>> the OS recognizes that the NTFS volume is also BitLocker encrypted, that
>> OS will just see it as an uninitiated volume.
>
>
> MUST BitLocker be on NTFS or could they have created FAT or FAT32 USB
> key with BitLocker enabled ?

I supplied you a vector.  Go read.


-- 
"If war is God's way of teaching Americans geography, then
recession is His way of teaching everyone a little economics."
   ..Raj Patel, The Value of Nothing.
0
Alan
12/23/2016 5:47:14 PM
On 2016-12-23, Alan Browne <alan.browne@freelunchvideotron.ca> wrote:
> On 2016-12-23 11:16, JF Mezei wrote:
>> On 2016-12-23 09:20, Alan Browne wrote:
>>
>>> Then that alone should suffice.  BitLocker is akin to FileVault.  Unless
>>> the OS recognizes that the NTFS volume is also BitLocker encrypted, that
>>> OS will just see it as an uninitiated volume.
>>
>> MUST BitLocker be on NTFS or could they have created FAT or FAT32 USB
>> key with BitLocker enabled ?
>
> I supplied you a vector.  Go read.

Reading is hard.

-- 
E-mail sent to this address may be devoured by my ravenous SPAM filter.
I often ignore posts from Google. Use a real news client instead.

JR
0
Jolly
12/23/2016 5:54:55 PM
On 2016-12-23 12:47, Alan Browne wrote:

> I supplied you a vector.  Go read.

The official Microsoft document only mentioned system disks and those
required NTFS. It did not mention USB keys or other disks.

0
JF
12/24/2016 3:02:46 AM
JF Mezei <jfmezei.spamnot@vaxination.ca> wrote:

> Zipping contents with a password would have sufficed.

But that is breakable.
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ANTant
12/24/2016 7:13:02 AM
Jolly Roger <jollyroger@pobox.com> wrote:
> On 2016-12-23, Alan Browne <alan.browne@freelunchvideotron.ca> wrote:
> > On 2016-12-23 11:16, JF Mezei wrote:
> >> On 2016-12-23 09:20, Alan Browne wrote:
> >>
> >>> Then that alone should suffice.  BitLocker is akin to FileVault.  Unless
> >>> the OS recognizes that the NTFS volume is also BitLocker encrypted, that
> >>> OS will just see it as an uninitiated volume.
> >>
> >> MUST BitLocker be on NTFS or could they have created FAT or FAT32 USB
> >> key with BitLocker enabled ?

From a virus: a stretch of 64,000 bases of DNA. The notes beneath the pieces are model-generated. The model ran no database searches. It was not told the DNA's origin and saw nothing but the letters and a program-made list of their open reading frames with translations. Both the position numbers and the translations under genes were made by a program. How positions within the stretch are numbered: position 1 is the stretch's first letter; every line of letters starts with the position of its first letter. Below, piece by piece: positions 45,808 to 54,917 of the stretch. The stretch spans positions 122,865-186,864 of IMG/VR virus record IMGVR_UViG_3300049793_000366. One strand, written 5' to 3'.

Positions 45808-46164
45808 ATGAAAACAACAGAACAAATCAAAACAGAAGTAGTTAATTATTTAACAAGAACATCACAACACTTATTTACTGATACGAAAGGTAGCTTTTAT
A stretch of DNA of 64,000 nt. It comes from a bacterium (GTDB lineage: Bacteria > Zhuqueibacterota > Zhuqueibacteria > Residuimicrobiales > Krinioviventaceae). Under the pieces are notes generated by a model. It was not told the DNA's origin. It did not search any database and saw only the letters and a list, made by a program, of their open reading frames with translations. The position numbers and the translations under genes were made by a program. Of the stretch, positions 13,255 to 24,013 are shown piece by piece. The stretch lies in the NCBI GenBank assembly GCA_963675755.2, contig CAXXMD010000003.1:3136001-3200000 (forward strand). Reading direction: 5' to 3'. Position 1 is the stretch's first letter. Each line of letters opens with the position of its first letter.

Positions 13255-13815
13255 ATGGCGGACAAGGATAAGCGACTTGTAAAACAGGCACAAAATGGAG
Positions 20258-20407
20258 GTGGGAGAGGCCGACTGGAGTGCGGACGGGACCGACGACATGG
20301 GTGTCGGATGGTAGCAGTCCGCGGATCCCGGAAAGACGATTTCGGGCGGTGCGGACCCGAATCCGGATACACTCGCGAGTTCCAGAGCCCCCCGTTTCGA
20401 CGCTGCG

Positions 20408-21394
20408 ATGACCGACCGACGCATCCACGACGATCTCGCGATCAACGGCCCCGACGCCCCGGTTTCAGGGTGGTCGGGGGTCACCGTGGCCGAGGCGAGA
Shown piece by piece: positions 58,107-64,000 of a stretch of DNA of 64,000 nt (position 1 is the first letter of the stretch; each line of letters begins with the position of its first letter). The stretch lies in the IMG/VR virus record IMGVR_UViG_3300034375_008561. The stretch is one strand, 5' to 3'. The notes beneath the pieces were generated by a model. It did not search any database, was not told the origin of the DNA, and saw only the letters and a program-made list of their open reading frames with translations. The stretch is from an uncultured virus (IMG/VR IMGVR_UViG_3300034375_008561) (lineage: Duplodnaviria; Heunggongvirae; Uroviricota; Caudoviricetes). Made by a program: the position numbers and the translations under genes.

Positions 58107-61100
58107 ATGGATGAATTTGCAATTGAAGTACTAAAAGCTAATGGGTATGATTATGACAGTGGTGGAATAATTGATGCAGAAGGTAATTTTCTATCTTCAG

> >
> > I supplied you a vector.  Go read.

> Reading is hard.

"Math is hard." --Barbie
-- 
Happy Holidays/Season's Greetings/Merry Christmas/Etc. :)
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0
ANTant
12/24/2016 7:18:35 AM
On 2016-12-23 22:02, JF Mezei wrote:
> On 2016-12-23 12:47, Alan Browne wrote:
>
>> I supplied you a vector.  Go read.
>
> The official Microsoft document only mentioned system disks and those
> required NTFS. It did not mention USB keys or other disks.

Any volume can be NTFS.  Any volume can be encrypted.  As you found out.


-- 
"If war is God's way of teaching Americans geography, then
recession is His way of teaching everyone a little economics."
   ..Raj Patel, The Value of Nothing.
0
Alan
12/24/2016 3:24:29 PM
On 2016-12-24 10:24, Alan Browne wrote:

> Any volume can be NTFS.  Any volume can be encrypted.  As you found out.

I did not find out if any volume can be "BitLockered".  I only found out
that NTFS can be BitLockered. There was no mention that ONLY NTFS can be
Bitlockered, hence my qwuestion of whether FAT/FAT32 can be BitLockered.

And whether a FAT USB ket that has BitLocker enabled would show up on a
Mac as a FAT disk with visible file names but files containing garbage
or whether the MAC would simply not recognize the volume because even
the FAT table would be encrypted and Os-X would treat dick as unreadable.

0
JF
12/24/2016 7:17:28 PM
In message <saydnWctMZNjgsPFnZ2dnUU7-cmdnZ2d@earthlink.com> 
  Ant <ANTant@zimage.com> wrote:
> JF Mezei <jfmezei.spamnot@vaxination.ca> wrote:

>> Zipping contents with a password would have sufficed.

> But that is breakable.

Not really, no.

-- 
I WILL NOT FAKE RABIES Bart chalkboard Ep. 8F07
0
Lewis
12/24/2016 7:21:09 PM
In message <585ec9c8$0$23208$b1db1813$19ace300@news.astraweb.com> 
  JF Mezei <jfmezei.spamnot@vaxination.ca> wrote:
> On 2016-12-24 10:24, Alan Browne wrote:

>> Any volume can be NTFS.  Any volume can be encrypted.  As you found out.

> I did not find out if any volume can be "BitLockered".  I only found out
> that NTFS can be BitLockered. There was no mention that ONLY NTFS can be
> Bitlockered, hence my qwuestion of whether FAT/FAT32 can be BitLockered.

Because you are incapable or using google to get answers trivial questions.

> And whether a FAT USB ket that has BitLocker enabled would show up on a
> Mac as a FAT disk with visible file names but files containing garbage

You would only think this because your tiny broken brain cannot
comprehend what "full disk encryption" means.

> or whether the MAC

What does Media Access Control have to do with anything?

-- 
'That's blasphemy,' said the vampire. He gasped as Vimes shot him a
glance like sunlight. 'That's what people say when the voiceless speak.'
0
Lewis
12/24/2016 7:25:45 PM